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Lampara net

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Title: Lampara net  
Author: World Heritage Encyclopedia
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Subject: Surrounding net, Fishing nets, Carolina rig, Jug fishing, Basnig
Collection: Fishing Nets
Publisher: World Heritage Encyclopedia

Lampara net

Fishing with a lampara net

A lampara net is a type of fishing net. It is a surrounding net having the shape of a spoon or a dustpan with a short leadline under a longer floatline. The net has a central bunt to contain the fish and two lateral wings.[1]

Lampara nets are used for capturing pelagic fish, those swimming near the water's surface. They are often used in the Mediterranean, the United States, and South Africa to catch sardines. In Argentina they are used for anchoveta and mackerels and in Japan for sea breams and flying fish.[1] They are used in Australia to catch eastern sea garfish (Hyporhamphus australis).[2] In South Florida in the US lampara nets are used to catch ballyhoo (Hemiramphus brasiliensis) and balao (H. balao), which are used as bait fish by anglers.[3] The fishery for opalescent inshore squid (Doryteuthis opalescens) in California became successful after Italian immigrants introduced the lampara net there in 1905.[4]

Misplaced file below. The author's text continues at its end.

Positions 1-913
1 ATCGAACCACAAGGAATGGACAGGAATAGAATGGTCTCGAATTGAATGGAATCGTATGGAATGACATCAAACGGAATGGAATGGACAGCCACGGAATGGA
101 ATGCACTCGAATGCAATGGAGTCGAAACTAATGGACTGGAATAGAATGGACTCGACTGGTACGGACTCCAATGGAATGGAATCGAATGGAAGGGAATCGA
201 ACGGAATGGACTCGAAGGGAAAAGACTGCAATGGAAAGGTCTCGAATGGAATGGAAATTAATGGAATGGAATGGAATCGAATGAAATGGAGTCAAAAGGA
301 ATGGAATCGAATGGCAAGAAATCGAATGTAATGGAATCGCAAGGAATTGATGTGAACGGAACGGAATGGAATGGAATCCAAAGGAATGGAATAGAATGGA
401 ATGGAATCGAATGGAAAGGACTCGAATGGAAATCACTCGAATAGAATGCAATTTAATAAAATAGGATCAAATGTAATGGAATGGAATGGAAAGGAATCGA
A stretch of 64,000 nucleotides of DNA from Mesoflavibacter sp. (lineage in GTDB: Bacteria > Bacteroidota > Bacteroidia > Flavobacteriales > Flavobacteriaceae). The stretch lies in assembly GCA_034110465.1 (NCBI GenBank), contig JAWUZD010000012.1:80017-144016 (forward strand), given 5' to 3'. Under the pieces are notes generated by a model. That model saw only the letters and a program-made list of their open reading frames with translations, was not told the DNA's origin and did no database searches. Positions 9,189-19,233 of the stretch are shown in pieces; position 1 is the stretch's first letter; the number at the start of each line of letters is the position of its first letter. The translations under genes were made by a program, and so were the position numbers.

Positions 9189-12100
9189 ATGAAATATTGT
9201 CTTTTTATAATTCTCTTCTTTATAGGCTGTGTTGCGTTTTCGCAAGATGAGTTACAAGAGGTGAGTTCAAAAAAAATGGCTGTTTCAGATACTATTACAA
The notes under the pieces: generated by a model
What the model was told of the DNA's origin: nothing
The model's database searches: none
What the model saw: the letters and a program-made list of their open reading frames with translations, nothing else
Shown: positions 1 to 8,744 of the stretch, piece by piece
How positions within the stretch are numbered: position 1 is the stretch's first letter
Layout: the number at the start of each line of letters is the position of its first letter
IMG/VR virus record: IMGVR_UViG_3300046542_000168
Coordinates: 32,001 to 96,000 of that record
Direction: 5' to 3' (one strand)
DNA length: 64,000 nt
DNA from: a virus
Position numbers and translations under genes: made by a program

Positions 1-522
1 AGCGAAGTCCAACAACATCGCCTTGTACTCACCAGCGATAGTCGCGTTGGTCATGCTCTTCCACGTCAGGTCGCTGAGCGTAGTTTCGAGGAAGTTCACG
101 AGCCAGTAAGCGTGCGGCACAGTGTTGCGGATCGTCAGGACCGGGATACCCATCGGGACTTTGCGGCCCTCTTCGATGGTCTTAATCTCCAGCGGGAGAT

These nets are often utilized on fishing vessels 9 to 18 meters long with 50 to 150 horsepower engines. The nets are hauled in by hand by a team of crewmembers pulling the lateral wings. The fish are removed with a smaller net or a scoop.[1]


  1. ^ a b c Lampara nets Fishing gear type: Fact sheet. FAO/FIIT. Retrieved 13 March 2012.
  2. ^ Stewart, J., et al. (2004). .Hyporhamphus australisDetermining an optimal mesh size for use in the lampara net fishery for eastern sea garfish, Fisheries Management and Ecology 11(6), 403-10.
  3. ^ McBride, R. (2001). spp., in the south Florida lampara net fishery.HemiramphusLandings, value, and fishing effort for halfbeaks, Proceedings of the 52nd Gulf and Caribbean Fisheries Institute, Key West, Florida. 103-15.
  4. ^ Vojkovich, M. (1998). ).Loligo opalescensThe California fishery for market squid ( California Cooperative Oceanic Fisheries Investigations Report 39, 55-60.
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